Another theme we have seen is the heart. The Hebrew word for heart can be translated as the actual physical human heart. But it is often spoken of as the seat or center of one’s being. It is the place for a person’s thoughts, life, reflections, and will. The story of the heart reveals a person’s commitment and direction in life. The hearts of the wicked are cunning and scheming. They are deceptive, hypocritical, greedy, jealous, and lacking in integrity. And as time goes on they become more and more arrogant, callous, and stubborn. Their only commitment is to themselves. Their destructive way of life leads to their eventual destruction. The psalmists, on the other hand, openly confess their sorrow, trouble, anguish, and despair. But through their pain their hearts grow. The same is true for us today. They pray intently, long for God, trust in Him, and open their hearts to God’s examination. Their commitment does not waver and their hearts are pure. They are content even when their hearts are broken. As their broken hearts are healed by the Lord they become stronger, more confident, and full of a life lived in Him. In the end the Lord gives them the desires of their hearts and then He satisfies them. God fills the godly with joy and praise.
There is one topic that had disturbed some folks and that is the prayers for vengeance. Sometimes the psalmists asked the Lord to execute vengeance against their adversaries. It was actually not unusual for a psalmist to pray for the violent destruction of their enemies as a manifestation of God’s justice. How can this even be right through? Some see this as as form of jihad, or holy war. Except the psalmists call on God to act, not other humans. Divine justice is defined in psalm 1:6. The Lord loves the righteous and destroys the wicked. The wicked are subversive, corrupt, and thoroughly committed to evil. They live gladly in opposition to God and everything that God does. The wicked shake the foundations of ethics, society, and of God’s kingdom. These prayers for the destruction of the wicked arose out of concern for justice and righteousness, and out of confidence in God. The psalmists argued that evil is inconsistent with God’s nature and the removal of evil is the only way for His kingdom to thrive. When God’s judgement was invoked it wasn’t with just anyone the Israelites couldn’t get along with. They were guided by God’s standards of justice and righteousness. These are the standards God holds all humans accountable to. The psalmists were intimately acquainted with suffering and grief. They had suffered. They had been marginalized by bullies, leaders, and kings from both inside and outside of Israel. They prayed prayers of faith and hope. They asked the Lord how long would He tolerate their suffering. They confessed that the Lord and the Lord alone could rescue them from this evil. Many times the psalmists expressed deep longing for God’s redemption. So, by asking for retribution they asked the Lord to inflict upon the wicked the same suffering they had endured. These prayers for justice and vindication allowed them to wait in peace as they waited on the Lord.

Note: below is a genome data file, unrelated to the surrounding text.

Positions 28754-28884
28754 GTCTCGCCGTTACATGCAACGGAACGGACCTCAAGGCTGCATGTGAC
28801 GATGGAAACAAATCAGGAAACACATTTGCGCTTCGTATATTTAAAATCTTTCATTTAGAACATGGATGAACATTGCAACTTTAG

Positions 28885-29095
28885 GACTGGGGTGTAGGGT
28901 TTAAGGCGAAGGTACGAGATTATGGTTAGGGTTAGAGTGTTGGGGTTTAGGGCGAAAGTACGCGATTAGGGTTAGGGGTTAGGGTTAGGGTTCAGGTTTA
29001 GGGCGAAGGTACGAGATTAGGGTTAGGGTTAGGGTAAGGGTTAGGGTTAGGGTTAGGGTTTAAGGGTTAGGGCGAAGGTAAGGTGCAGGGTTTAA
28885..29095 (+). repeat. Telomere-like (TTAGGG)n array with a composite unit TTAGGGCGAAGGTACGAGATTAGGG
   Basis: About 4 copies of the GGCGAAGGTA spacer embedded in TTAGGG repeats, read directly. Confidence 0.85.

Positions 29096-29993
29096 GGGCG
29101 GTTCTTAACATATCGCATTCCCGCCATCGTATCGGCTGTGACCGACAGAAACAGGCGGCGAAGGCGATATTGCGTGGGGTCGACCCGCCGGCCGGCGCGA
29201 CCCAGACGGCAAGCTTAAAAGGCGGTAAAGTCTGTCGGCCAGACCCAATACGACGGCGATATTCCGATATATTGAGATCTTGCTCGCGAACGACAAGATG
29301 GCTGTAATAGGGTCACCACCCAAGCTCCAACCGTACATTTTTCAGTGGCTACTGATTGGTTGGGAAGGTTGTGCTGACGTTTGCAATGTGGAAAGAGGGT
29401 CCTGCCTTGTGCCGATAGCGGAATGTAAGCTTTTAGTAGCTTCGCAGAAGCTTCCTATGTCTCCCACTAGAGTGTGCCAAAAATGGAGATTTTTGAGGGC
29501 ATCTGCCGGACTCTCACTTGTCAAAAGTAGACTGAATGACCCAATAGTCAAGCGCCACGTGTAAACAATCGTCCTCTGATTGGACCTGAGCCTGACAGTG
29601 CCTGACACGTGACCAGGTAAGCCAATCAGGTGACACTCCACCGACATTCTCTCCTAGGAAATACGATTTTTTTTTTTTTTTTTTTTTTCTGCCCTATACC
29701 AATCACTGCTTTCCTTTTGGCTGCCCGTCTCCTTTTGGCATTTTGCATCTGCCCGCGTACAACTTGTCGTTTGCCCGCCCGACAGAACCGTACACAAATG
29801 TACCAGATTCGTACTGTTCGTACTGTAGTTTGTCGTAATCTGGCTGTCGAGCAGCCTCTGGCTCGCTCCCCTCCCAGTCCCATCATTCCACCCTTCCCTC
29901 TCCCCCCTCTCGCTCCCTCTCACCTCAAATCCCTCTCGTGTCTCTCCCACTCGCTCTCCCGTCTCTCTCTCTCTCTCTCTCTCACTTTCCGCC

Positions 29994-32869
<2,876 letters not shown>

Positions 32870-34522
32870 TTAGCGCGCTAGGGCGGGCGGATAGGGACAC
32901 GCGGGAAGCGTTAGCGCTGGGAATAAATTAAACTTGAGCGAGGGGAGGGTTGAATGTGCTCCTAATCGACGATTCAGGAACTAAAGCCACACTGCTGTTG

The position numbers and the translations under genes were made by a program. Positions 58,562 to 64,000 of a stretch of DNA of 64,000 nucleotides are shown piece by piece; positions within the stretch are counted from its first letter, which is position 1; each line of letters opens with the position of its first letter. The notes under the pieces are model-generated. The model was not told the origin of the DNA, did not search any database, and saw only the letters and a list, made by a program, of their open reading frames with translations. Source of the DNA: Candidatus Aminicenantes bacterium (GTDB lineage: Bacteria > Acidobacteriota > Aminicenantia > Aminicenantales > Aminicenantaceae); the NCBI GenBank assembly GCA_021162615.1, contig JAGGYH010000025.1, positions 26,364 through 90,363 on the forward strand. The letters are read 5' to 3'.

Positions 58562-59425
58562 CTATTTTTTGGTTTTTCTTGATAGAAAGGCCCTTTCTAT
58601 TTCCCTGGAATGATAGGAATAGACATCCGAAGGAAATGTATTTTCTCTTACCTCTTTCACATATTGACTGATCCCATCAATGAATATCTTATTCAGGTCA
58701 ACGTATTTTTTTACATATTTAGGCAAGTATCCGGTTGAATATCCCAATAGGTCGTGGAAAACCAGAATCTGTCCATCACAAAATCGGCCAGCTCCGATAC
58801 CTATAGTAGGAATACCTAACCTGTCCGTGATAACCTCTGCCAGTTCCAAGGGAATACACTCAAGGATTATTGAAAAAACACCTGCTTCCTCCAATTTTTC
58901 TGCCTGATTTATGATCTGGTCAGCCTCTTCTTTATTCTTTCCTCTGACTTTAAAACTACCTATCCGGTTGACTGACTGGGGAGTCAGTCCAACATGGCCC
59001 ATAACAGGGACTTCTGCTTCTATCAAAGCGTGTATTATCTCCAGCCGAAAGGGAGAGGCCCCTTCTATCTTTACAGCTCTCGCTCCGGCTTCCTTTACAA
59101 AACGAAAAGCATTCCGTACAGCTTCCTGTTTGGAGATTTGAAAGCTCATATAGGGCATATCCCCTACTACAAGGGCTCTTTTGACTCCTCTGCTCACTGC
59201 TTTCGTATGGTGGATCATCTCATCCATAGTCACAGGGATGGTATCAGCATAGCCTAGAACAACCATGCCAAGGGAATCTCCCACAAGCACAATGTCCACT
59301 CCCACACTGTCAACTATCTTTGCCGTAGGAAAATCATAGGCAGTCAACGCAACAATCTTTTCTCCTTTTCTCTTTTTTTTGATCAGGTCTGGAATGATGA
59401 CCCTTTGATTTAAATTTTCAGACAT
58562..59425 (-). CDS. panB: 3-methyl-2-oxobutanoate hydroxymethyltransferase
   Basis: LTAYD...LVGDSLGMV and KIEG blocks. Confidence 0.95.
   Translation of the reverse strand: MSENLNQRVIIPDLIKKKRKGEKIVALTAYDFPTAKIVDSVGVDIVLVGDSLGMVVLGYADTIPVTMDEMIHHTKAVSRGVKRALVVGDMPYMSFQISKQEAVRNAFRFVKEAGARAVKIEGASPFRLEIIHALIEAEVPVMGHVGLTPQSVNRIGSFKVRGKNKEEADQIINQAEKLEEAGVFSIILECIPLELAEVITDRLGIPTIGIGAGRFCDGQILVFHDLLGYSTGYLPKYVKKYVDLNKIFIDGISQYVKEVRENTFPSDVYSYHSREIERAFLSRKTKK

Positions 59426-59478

The question for us is do we truly see evil as evil, or is it a mere inconvenience? We too may pray for evil to end but as we do that we have to remember that God is the one who judges and executes that judgement. When we pray for His coming kingdom we are implying the removal and end of all evil. Now the cruelty inflicted on the wicked has been transformed through the cruel crucifixion of Jesus Christ. He will judge and bring an end to evil. We as Christians are now called to love as Christ loved, pray for our enemies, and forgive them.
These are again just a few of the things we have seen in the psalms. There are more but these will give you some food for thought as you finish up your journey through the psalms.
In His Grip
Pastor Matt W